Watch stipendiary steward Adrian Sharpe explain to Gordon Brown why three riders were punished at Perth on Monday plus an interview with course chief executive Hazel Peplinski
By Andy Stephens
The second race on the card, the three-mile handicap chase, was declared void on the final circuit as a stricken horse, Johnny Go, was being attended to behind screens near the finishing line.
Johnny Go had fallen at the first fence and ran loose. He came down on the run-in and was being treated while the contest was being run. Sadly, the Lisa Harrison-trained seven-year-old, who was running at the Scottish venue for the 18th time and seeking a fourth win there, had to be put down.
Flags were waved at the third last and after the final obstacle, but Fox, Sean Quinlan and Stephen Mulqueen rode on.
Red Giant, the favourite, partnered by Quinlan, was first past the post, with Miss Joeking, the mount of Fox, second. Here Comes Love jinked and unseated 3lb claimer Mulqueen on the run-in.
The race was instantly declared void and a stewards' inquiry, which lasted much of the afternoon, was announced.
Stipendiary steward Adrian Sharpe emerged to tell Racing UK: "The inquiry was whether the jockeys had seen the flag and, secondly, whether they had ignored it. We decided that the jockeys were in breach of ignoring the stop-race procedures, particularly the flag on the run-in, so they were each suspended for ten days.
"[The yellow stop-raceflag] is well known to all the jockeys. There are only two types of flags deployed - a chequered flag and a yellow flag, and we felt it was clear to the jockeys the yelow stop-race flag had been waved and that they had chosen to ride past."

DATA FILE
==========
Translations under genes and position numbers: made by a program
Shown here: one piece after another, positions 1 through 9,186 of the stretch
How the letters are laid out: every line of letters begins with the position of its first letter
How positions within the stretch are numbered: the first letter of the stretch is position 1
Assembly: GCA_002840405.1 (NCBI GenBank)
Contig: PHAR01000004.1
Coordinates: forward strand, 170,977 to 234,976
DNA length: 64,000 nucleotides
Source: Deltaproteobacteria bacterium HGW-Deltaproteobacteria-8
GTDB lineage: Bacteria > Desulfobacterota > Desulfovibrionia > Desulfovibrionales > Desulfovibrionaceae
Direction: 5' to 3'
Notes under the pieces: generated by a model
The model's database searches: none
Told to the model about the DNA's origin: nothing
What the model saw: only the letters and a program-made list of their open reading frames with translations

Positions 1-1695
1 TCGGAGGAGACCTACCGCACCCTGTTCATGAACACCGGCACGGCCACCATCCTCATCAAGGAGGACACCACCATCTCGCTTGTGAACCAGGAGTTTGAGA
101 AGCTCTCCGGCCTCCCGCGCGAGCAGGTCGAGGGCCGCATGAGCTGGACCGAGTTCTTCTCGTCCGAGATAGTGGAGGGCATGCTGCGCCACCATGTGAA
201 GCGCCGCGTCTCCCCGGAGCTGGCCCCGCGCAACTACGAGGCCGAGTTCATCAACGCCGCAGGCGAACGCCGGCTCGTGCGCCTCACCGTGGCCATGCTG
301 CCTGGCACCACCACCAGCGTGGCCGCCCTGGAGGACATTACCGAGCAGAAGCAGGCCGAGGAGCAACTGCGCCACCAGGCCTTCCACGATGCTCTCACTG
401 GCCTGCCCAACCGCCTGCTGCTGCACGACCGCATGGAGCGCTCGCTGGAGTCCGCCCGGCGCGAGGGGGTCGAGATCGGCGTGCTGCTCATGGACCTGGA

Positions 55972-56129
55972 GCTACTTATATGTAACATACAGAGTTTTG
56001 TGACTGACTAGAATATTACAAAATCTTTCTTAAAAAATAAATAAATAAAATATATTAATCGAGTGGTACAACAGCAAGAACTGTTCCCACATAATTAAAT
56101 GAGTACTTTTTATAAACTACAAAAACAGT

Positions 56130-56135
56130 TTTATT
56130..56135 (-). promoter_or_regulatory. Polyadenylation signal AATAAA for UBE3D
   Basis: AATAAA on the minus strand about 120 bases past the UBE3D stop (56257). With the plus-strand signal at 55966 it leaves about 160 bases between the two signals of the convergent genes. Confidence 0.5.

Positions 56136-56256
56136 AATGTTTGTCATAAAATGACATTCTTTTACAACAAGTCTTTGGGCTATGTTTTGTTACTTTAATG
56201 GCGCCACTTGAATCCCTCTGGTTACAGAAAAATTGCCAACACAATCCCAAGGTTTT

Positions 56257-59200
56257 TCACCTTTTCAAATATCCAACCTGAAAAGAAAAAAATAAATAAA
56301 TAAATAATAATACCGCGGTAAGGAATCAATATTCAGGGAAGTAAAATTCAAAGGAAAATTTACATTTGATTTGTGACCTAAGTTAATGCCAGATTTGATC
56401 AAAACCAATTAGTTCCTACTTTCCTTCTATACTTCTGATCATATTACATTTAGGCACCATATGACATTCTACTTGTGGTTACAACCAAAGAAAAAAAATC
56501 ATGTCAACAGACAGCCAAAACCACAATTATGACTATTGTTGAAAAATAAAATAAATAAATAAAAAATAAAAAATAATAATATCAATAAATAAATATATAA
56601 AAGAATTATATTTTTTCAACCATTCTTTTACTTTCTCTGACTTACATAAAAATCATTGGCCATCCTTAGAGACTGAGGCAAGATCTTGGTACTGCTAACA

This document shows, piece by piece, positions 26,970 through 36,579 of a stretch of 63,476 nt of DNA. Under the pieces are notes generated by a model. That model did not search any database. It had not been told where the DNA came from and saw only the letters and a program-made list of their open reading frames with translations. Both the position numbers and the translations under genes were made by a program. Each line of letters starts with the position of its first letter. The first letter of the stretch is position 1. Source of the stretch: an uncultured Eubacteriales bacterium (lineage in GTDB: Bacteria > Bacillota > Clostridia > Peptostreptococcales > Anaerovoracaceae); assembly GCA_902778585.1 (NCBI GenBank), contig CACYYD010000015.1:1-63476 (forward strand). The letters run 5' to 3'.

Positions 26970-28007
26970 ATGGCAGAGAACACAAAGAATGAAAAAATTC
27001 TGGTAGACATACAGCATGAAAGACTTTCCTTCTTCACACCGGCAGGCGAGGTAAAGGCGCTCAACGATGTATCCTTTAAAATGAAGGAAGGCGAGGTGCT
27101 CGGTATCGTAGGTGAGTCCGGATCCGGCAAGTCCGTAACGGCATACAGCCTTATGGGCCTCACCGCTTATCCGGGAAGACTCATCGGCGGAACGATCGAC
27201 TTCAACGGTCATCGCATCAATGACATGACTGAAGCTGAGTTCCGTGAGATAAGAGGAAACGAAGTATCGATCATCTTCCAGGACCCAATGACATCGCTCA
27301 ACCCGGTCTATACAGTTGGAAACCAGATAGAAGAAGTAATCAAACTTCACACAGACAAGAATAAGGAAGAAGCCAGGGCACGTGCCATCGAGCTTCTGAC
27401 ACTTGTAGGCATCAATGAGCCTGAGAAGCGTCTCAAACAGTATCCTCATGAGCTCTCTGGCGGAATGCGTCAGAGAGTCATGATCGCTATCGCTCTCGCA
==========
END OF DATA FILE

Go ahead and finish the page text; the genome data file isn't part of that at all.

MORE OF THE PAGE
Clerk of the course Harriet Graham took the difficult decision to void the race, saying: "I stopped the race for the safety of the personnel by the screens."
Graham had the full support of Hazel Peplinski, the chief executive at the track, who said her staff had been excellent in dificult circumstances.
Peplinski told Racing UK: "I fully support my staff's decision, it was absolutely the correct thing to do in the circumstances because safety is absolutely paramount for horses and rider, and the staff we are dealing with - the bereaved of Lisa Harrison's horse which is so unfortunate to have had to be put down through it's injury. That's what we should remember here."
When asked if it was the right decision, Quinlan had earlier told the Racing Post: "No, I don't think it was because we had loads of room to go where we went.
"There was nothing in front of the third-last, there was nothing in front of the second-last and there was nothing in front of the last, and we had plenty of room to go through to the finish line."
A statement issued by the BHA read: "The decision to deploy the stop-race flag and where to deploy the flag operator is made by the clerk of the course.
“The rules of racing are clear that once the stop-race flag is deployed the jockeys must stop riding and the race is void. The stop-race flag is used for safety reasons and jockeys are aware that they must stop riding immediately once they have seen the flag being waved, and that the stewards have no choice but to declare the race void.
“If any riders continue racing after they have seen the flag the stewards will then hold an inquiry to determine whether any rules have been breached, and will consider evidence from the jockeys and clerk of the course in these inquiries.”